7 Types Of Pivot Movie Characters

Few main characters can sustain an audience for the full length of a screenplay. Okay, Tom Hanks in Castaway is an exception. Generally speaking, the main characters in your film need other characters around them to help them achieve (or not achieve) their goal.

Bring the PIVOT CHARACTERS to the mix. They are often referred to as SUPPORTING CHARACTERS. However, they can either support or oppose the main character from their goal. Whether they lead them into the story darkness or light, they always provide wisdom, knowledge or facts to guide them towards (or away from) their mission.

Regardless of being positive or negative, pivot characters have equal strength and influence in shaping your main character. Sometimes the main character must go through hell to learn their lesson.

Let’s take a look at the main types to make your screenwriting pop.


These are interesting pivot characters because often appear to be villains in your screenplay. Their main function is to force the main character to face up to something. It could be acceptance of a truth, acceptance of a reality, or acceptance of their inner demons. Despite the discomfort they cause, they are a necessary evil to make them grow.

Negative disruptive characters do the opposite. They expose the main character in your movie script to their greatest fears with the sole aim of weakening them. They tear open their wounds, reveal secrets and make their lives a living hell.


These tend to be sages. They offer wisdom and solace to the main character, especially during their lowest point. Reflective characters often illustrate the theme of your screenplay. They remind the main character what they value most and why they began their quest in the first place.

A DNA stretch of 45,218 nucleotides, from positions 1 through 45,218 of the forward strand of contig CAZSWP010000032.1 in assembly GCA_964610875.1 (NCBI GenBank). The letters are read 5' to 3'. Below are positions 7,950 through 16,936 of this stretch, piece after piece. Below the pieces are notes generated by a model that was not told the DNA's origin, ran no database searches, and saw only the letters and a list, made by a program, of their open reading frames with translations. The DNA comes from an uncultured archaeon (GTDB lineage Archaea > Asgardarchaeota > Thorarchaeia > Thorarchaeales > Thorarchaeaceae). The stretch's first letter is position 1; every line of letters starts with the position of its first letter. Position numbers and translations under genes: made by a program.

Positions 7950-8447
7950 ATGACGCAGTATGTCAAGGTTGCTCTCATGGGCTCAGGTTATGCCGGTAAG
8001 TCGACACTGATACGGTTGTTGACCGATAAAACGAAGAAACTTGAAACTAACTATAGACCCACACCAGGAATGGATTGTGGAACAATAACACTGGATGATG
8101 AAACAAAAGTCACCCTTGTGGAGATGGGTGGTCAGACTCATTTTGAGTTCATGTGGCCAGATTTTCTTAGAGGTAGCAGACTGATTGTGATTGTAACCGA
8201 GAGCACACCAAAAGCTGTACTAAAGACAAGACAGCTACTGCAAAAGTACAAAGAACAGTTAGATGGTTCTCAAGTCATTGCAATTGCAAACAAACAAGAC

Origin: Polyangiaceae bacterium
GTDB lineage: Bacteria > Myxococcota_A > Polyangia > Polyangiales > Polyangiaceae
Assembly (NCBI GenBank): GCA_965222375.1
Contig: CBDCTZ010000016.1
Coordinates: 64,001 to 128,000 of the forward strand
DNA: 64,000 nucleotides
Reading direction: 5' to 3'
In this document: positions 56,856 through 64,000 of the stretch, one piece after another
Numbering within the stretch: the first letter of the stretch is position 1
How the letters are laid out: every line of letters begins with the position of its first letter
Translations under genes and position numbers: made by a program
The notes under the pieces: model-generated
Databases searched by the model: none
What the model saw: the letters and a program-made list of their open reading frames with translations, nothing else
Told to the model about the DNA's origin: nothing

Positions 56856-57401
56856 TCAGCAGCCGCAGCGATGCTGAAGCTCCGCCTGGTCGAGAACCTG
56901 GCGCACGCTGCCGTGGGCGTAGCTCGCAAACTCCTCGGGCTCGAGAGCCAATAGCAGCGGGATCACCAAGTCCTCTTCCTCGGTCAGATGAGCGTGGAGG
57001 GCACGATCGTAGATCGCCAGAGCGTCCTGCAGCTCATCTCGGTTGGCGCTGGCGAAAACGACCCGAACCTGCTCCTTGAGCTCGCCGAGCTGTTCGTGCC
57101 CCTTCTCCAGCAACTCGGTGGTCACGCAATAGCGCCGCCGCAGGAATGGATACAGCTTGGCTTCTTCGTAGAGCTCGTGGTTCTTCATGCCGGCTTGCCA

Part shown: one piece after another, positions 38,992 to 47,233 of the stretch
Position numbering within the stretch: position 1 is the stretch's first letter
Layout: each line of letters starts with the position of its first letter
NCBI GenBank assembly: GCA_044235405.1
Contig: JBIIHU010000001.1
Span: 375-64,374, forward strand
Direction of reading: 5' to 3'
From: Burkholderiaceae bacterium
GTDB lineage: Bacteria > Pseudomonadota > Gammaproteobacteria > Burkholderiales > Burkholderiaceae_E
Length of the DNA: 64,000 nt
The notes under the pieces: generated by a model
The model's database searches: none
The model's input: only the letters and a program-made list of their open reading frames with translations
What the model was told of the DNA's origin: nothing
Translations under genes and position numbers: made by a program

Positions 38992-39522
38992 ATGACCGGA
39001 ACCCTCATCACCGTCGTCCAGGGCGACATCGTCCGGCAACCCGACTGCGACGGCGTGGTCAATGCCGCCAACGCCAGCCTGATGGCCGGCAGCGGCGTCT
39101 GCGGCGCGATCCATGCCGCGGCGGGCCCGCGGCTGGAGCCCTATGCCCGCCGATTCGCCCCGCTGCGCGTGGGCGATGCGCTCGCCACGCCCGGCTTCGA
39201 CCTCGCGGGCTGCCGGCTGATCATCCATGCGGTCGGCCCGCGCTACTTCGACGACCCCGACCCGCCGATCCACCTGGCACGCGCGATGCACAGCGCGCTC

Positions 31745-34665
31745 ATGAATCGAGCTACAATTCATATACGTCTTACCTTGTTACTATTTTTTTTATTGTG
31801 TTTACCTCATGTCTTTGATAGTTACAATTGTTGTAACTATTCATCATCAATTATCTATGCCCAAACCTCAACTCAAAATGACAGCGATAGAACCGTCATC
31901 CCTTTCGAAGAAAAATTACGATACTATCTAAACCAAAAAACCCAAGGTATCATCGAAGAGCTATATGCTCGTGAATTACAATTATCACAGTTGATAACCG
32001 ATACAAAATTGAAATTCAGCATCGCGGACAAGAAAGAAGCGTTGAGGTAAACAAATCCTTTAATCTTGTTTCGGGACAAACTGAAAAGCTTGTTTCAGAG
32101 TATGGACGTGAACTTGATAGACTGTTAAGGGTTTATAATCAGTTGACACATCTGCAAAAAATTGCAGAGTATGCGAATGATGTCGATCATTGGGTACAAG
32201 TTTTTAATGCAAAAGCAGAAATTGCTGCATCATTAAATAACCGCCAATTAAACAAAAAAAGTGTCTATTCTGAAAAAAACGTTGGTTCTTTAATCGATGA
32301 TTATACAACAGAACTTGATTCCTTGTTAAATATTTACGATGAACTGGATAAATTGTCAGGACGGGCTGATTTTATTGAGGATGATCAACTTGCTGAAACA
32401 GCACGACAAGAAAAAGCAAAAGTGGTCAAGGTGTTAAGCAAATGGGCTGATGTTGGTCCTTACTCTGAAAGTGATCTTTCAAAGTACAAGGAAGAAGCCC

Although timely characters typically don’t occupy much screen time, they have maximum impact. They are the characters that get the main character out of a pickle. They help them escape from prison, they reveal critical details such as a password, or the weakness of an opponent.


Teachers spend a significant amount of time with the main character in your screenplay. They often die (either metaphorically or literally) around the mid-point of the movie, when their job is complete and the main character must make their own decisions based on the knowledge gained.

Teachers can be good or bad. They can keep the main character on track and advise them during their story exploration. They can be a parent, a relative, a school teacher or a best friend.  Whatever the case, they must have more life experience than the main character.

The departure of a teacher from the story can be sudden, such as a fatal accident, or expected, such as the final stages of a disease.


Tricksters are everything you might expect them to be. They hinder the main character’s path with their dubious sense of morality. They aren’t all bad though. They may coerce the main character to play hooky, drink too many martinis or stay up way too late.  They may even end up in a police lockup.

Despite their distorted sense of morality, bad teachers help main characters experience the wilder side of life.

Gideonsway screenwriting tips: Screenwriter


Typically, these characters are mysterious pivot characters who often appear by happenstance and befriend the main character. They present as mysterious and seductive. Good-looking and smart. They take a while to win the confidence of the main character.

Then they turn. They mislead the main character towards a treacherous path. They often impact the main character negatively through a betrayal. They were never on their side.

Conversely, a perceived villain may actually turn out to help the main character.


The characters are sometimes called TRAVELING ANGELS. They facilitate change rather than undergo change. They bring awareness to the main character rather than teach them a lesson.

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